Bob Baffert feels Uncle Mo is the kind of horse who would be better off with an easy race going one turn rather than having a tough race and risking injury, which may be the case. But from a foundation standpoint, there is always the danger that the Timely Writer will prove to be nothing more than a public workout. You definitely want a few horses in there that will at least make him get something out of the race to help get him toughened and seasoned enough to handle a 20-horse field going 1 1/4 miles two races later, especially with his style of running. Of the four horses recently who managed to win the Derby off only two starts at 3, Street Sense came from 19 lengths back, Mine That Bird came from 16 lengths back, and Super Saver came from eight lengths back. Even the speedy Big Brown had to adjust a bit, coming from sixth.

Although Big Brown was able to get away with two easy victories and only one two-turn race at 3, no horse has ever gone into the Derby off two easier scores at a mile and 1 1/8 miles than Bellamy Road, who won both his starts by a combined 33 lengths, earning an other-worldly 120 Beyer figure in the Wood. In the Derby, this freak in the making got cooked chasing a blistering pace and had nothing left at the end. That race put him on the sidelines until the Travers. The Derby has a way of turning gods into mortals, so you better get there the right way if you want to still be enshrined when you leave.

And if you’re looking ahead to the Triple Crown, again from a foundation standpoint, Big Brown was so far superior to his opponents he was able to dominate the Derby and the Preakness. But then came a quarter crack and a letdown in his training, and the result was that he came crashing down from his adrenalin high and fell apart in the Belmont Stakes. Despite being at least 10 lengths better than anyone in that field he just did not have the racing foundation to go 1 1/2 miles, combined with his physical setback and his mental meltdown. One of the reasons Smarty Jones, who was not bred for 1 1/2 miles, nearly was able to pull it off was that he not only was a potentially great horse, he had four races at 3, including three two-turn stakes victories.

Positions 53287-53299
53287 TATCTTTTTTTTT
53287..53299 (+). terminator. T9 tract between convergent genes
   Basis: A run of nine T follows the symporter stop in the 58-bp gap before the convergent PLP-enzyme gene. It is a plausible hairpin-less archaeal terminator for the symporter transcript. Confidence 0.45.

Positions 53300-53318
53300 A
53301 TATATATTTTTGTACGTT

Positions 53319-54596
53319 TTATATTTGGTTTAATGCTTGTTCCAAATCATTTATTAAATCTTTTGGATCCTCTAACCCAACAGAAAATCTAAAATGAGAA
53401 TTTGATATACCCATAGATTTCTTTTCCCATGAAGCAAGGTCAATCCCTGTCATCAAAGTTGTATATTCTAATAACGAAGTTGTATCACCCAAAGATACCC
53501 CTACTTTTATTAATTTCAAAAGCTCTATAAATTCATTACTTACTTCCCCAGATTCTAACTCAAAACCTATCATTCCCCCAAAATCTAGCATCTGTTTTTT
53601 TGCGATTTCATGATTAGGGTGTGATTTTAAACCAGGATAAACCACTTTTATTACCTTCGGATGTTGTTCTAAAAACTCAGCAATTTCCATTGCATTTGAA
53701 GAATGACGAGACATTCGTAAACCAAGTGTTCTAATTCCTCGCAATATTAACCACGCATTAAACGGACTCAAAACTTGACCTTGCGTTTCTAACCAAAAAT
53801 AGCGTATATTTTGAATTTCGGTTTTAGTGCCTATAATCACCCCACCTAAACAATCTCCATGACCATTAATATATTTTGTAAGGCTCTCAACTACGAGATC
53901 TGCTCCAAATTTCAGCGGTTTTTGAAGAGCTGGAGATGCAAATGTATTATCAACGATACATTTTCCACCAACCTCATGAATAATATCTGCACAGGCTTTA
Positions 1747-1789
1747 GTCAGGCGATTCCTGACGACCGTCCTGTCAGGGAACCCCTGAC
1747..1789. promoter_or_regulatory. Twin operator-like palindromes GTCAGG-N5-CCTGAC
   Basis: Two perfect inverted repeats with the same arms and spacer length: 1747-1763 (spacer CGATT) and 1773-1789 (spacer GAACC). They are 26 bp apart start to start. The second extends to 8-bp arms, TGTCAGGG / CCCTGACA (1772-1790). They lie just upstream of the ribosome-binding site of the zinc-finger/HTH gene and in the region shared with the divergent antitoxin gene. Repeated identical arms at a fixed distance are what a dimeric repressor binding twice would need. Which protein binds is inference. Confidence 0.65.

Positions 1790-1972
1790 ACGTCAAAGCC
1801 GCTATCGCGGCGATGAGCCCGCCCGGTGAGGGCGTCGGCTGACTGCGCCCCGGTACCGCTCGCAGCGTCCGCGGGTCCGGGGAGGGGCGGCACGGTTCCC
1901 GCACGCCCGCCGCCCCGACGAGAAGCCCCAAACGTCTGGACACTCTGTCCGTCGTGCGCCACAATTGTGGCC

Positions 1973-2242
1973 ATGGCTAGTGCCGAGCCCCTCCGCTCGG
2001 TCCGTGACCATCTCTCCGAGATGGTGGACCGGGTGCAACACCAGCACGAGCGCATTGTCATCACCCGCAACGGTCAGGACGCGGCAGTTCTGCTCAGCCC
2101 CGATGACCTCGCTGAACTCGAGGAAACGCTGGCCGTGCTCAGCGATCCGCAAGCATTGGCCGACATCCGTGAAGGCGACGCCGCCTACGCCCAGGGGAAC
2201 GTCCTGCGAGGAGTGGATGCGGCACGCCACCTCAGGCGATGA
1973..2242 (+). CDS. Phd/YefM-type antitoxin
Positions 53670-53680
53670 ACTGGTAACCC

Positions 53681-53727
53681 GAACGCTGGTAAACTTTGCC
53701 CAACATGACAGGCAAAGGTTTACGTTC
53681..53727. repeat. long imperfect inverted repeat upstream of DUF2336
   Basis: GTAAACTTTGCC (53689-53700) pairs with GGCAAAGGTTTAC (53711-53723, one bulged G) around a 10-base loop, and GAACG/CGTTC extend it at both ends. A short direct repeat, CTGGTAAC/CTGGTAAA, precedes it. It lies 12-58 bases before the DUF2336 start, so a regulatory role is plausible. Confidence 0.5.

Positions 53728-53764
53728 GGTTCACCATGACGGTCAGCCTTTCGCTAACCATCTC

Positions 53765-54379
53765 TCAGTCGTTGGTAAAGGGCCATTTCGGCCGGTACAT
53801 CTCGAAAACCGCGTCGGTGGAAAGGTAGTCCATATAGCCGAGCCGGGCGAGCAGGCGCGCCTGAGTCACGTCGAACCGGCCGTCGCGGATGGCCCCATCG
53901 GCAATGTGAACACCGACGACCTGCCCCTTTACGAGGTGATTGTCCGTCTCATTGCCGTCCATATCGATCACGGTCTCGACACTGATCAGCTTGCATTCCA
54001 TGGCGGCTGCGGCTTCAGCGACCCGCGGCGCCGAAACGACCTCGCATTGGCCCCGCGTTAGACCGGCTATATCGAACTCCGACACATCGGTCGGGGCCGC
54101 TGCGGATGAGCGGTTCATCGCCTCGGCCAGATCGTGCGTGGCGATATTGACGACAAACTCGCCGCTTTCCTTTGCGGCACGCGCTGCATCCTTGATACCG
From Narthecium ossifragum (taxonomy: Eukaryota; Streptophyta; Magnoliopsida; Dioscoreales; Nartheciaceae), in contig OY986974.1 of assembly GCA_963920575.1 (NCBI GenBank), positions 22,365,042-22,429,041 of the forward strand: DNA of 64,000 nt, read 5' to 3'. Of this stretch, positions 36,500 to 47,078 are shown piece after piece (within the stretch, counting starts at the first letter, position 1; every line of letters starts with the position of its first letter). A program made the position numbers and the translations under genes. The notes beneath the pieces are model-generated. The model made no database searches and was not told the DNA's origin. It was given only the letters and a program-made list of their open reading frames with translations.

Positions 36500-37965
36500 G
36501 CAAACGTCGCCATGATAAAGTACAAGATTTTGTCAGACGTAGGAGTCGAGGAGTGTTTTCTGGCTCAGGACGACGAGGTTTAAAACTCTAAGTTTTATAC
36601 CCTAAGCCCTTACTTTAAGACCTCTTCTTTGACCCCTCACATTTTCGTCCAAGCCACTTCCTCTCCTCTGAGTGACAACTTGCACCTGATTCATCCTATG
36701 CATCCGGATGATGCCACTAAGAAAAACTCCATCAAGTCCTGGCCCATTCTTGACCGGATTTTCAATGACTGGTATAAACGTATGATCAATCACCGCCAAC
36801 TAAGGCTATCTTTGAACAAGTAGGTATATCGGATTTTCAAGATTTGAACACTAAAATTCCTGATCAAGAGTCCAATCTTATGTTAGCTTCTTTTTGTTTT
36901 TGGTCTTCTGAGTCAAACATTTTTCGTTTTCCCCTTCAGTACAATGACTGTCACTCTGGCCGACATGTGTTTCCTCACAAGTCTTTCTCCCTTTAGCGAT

We obviously are getting way ahead of ourselves, especially considering we have no idea the true depth of Uncle Mo's talent or what kind of competition he'll be facing.

But as we said, this is the time on the Derby trail for discussion and speculation. This could work out perfectly for Uncle Mo, who may be one for the ages; we just don’t know at this point. We are merely pointing out that the “one two-turn” path is not one normally taken. In the long run, however, it may not matter in the slightest where he runs as long as he gets something out of it and the race moves him forward. The rest will take care of itself.

We’re all aware that times are changing and the conservative approach, whether by choice or necessity, has proven successful. If Uncle Mo is able to pull this off, you can bet movie scripts will be popping into the heads of screenwriters across the country. So, if his connections want to try something different and attempt to set new standards of brilliance and possibly greatness, knowing the potential pitfalls, more power to them. That’s what this game is all about.

Owner Mike Repole embodies all the characteristics of his horse. Or maybe it’s the other way around. Both are dynamic and energetic and know how to command the stage. Repole has stepped out of the box so many times in his life he can’t imagine ever going back in. It’s not his style and it’s not Uncle Mo’s style. This is one case where man and horse were meant for each other.

The bottom line is, wherever and whenever Uncle Mo runs it’s going to be fun, so whether you agree with their decision or not, just sit back and enjoy the show.